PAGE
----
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Aches & Pains? You are Not Alone

A look at the most common senior ailments

By Doris Steadman

back-pain-womanWhat are the most common ailments those over 65 share?

To answer that question, we turned to gerontologist Gregory Pecchia, DO, FACOFP, from Eisenhower Medical Center which was recognized as “high performing in the area of Geriatrics” in the latest U.S. News & World Report Best Hospitals rankings.

Dr. Pecchia has been practicing in the desert for five years and notes that he sees a healthier group of seniors here locally than he saw in his practice in Orange County. He attributes this to desert weather which may lead to lower occurrences of arthritis pain and disability, or perhaps those individuals attracted to this environment have a higher level of independence and wellness. “Here in the Coachella Valley, I see empowered seniors taking control of their health care, actively discussing analgesic pain care, and looking to more natural methods to manage pain and disability.”

If you are experiencing aches and pain, you are not alone. According to Pecchia, the most common ailment is arthritis. Nationally, approximately 50% of those 65 and older experience arthritis to one degree or another. When it affects the major joints, primarily knees and hips, it often leads to pain and may result in a lower quality of life.

“Simply remaining active is one of the best medicines available to prevent the pain associated with arthritis,” advises Pecchia. “It can also help prevent the progression of arthritis over time.”

Spinal disorders and spinal stenosis, a narrowing of spaces in the spine which can cause pressure on the spinal cord and nerves, is another common occurrence.

Osteoporosis is of concern as it can result in fractures from falls, one of the most common causes for hospitalization. And of course heart disease, cancer, and Alzheimer’s disease are leading causes of death, with lung cancer at the top of the list. Prostate, colon and breast cancer are also common.

“We also see a lot of respiratory disease, emphysema, pulmonary fibrosis, bronchitis and asthma,” says Pecchia, adding that influenza and pneumonia cause more problems for seniors who are at a greater risk due to an aging immune systems.

With many of these ailments, pain management is an issue of concern, as it becomes a balancing act to find the best combination of lifestyle and medications to ensure the best quality of life.

It is important to establish a support system for seniors to assist with pain management. Ideally the family and community can work together to analyze the environment for risks, and add support where needed such as hand rails and ramps. Pecchia suggests that we look at this support as a “virtual seatbelt.”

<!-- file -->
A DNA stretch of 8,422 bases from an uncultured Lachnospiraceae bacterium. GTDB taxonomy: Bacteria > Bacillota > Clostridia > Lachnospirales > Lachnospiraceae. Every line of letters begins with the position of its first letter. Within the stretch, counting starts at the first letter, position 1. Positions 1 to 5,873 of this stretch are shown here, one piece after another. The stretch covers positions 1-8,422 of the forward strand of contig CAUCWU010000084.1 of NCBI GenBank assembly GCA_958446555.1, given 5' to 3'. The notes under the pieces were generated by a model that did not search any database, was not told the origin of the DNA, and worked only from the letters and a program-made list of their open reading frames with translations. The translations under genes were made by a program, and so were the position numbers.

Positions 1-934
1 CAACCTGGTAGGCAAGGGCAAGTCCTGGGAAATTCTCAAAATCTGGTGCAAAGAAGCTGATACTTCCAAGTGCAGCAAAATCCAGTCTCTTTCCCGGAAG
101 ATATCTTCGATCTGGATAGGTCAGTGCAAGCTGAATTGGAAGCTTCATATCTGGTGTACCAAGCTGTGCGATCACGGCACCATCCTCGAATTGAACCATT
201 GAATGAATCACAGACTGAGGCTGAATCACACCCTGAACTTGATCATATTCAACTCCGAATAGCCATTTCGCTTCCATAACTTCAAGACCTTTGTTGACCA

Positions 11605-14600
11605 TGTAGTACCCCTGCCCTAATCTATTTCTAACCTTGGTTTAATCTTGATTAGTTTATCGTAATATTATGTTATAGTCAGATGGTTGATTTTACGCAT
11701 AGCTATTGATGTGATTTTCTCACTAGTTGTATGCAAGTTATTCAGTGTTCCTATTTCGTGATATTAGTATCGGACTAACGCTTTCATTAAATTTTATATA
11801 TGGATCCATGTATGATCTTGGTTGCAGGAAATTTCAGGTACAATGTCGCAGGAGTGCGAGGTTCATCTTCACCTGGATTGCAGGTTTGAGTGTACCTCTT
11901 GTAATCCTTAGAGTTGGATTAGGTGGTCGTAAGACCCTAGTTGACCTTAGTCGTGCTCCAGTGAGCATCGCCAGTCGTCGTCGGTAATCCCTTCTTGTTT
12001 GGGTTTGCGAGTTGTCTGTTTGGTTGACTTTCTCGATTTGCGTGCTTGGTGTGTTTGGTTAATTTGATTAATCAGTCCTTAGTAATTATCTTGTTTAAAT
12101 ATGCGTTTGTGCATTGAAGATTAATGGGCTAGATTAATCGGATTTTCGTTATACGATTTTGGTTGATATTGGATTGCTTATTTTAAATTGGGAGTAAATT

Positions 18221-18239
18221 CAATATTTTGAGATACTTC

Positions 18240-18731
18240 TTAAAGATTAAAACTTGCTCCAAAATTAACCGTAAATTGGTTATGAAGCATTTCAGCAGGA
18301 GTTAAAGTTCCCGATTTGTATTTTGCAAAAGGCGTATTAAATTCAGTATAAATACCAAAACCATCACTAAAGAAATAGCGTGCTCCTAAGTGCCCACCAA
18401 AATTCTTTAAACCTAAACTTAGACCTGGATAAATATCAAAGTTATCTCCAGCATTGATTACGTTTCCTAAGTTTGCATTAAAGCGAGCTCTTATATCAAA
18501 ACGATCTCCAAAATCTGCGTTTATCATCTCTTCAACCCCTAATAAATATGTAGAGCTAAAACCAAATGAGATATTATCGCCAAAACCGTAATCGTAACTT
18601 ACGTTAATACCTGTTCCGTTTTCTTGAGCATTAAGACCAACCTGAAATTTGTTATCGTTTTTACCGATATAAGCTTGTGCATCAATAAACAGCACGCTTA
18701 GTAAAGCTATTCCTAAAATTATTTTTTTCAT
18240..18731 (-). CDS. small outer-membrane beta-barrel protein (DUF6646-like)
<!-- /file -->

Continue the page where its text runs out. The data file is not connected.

How about one cocktail per day? Pecchia states that one per day seems to support a longer life span, but there is no data to support more than one. There are concerns with substance abuse in seniors which can contribute to accidents, falls, accelerating Alzheimer’s, osteoporosis and diabetes. “There are also cases where alcohol should be avoided altogether, such as with medication interactions.”

Incidents of depression can be quite common in seniors, particularly here in the desert during summer months. Many become isolated socially when their friends leave for the summer, and they also tend to keep their homes darkened to reduce the intensity of the sun and heat, which can result in a reverse seasonal affective disorder.

Dental health is important for those over 65, as poor dental health can lead to nutritional issues. Also, untreated dental conditions can be associated with cardio vascular disease and an increase in heart attacks.

About 9 to 10 % of seniors nationally live in poverty, and the decisions they have to make between buying food or buying medicines also become risk factors for health and a decreased life span. HARC statistics indicate that one in four seniors (26%) here in the Coachella Valley live at 250% or less of the federal poverty level.

So what do you do to keep the aches and pains at bay?

Dr. Pecchia recommends that seniors stay active, stay lean, eat healthy natural foods, sleep well and be engaged with family and community. He adds that it is important to have regular medical checkups as things detected early will lead to better outcomes, and to bring in medical assistance when needed.

“Being lean and active is the key to longevity and your quality of life along the way.”

Dr. Pecchia is board certified in family medicine and geriatrics and is part of the Eisenhower Primary Care 365 Program which can be reached at (760) 610.7300.

Comments Welcomed





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